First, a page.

Carruthers, G. (2013) Who am I in out of body experiences? Implications from OBEs for the explanandum of a theory of self-consciousness. Phenomenology and the Cognitive Sciences, DOI 10.1007/s11097-013-9332-0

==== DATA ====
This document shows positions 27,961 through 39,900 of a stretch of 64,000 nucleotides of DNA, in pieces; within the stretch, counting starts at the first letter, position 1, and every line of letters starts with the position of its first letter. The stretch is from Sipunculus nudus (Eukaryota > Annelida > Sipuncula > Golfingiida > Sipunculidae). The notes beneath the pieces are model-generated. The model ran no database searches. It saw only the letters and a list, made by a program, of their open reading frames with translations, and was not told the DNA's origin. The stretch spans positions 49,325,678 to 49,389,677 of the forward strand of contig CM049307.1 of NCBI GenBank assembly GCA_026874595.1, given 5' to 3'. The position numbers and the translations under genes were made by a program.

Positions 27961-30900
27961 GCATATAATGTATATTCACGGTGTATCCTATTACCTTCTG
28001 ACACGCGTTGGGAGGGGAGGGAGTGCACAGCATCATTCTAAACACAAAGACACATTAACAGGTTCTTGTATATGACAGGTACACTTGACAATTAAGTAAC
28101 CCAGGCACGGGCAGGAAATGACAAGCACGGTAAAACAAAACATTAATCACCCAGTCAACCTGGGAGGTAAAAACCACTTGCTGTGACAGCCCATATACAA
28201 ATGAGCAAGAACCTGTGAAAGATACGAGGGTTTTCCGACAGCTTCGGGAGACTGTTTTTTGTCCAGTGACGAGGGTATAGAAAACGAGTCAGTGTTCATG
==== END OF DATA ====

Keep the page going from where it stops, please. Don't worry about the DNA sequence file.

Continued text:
Contemporary theories of self-consciousness typically begin by dividing experiences of the self into types, each requiring separate explanation. The stereotypical case of an out of body experience (OBE) may be seen to suggest a distinction between the sense of oneself as an experiencing subject, a mental entity, and a sense of oneself as an embodied person, a bodily entity. Point of view, in the sense of the place from which the subject seems to experience the world, in this case is tied to the sense of oneself as a mental entity and seems to be the ‘real’ self. Closer reading of reports, however, suggests a substantially more complicated picture. For example, the ‘real’ self that is experienced as separate from the body in an OBE is not necessarily experienced as disembodied. Subjects may experience themselves as having two bodies. In cases classed as heautoscopy there is considerable confusion regarding the apparent location of the experiencing subject; is it the ‘real mind’ in the body I seem to be looking out from, or is it in the body that I see? This suggests that visual point of view can dissociate from the experience of one’s own “real mind” or experience of self-identification. I provide a tripartite distinction between the sense of ownership, the sense of embodiment and the sense of subjectivity to better describe these experiences. The phenomenology of OBEs suggests that there are three distinct forms of self-consciousness which need to be explained.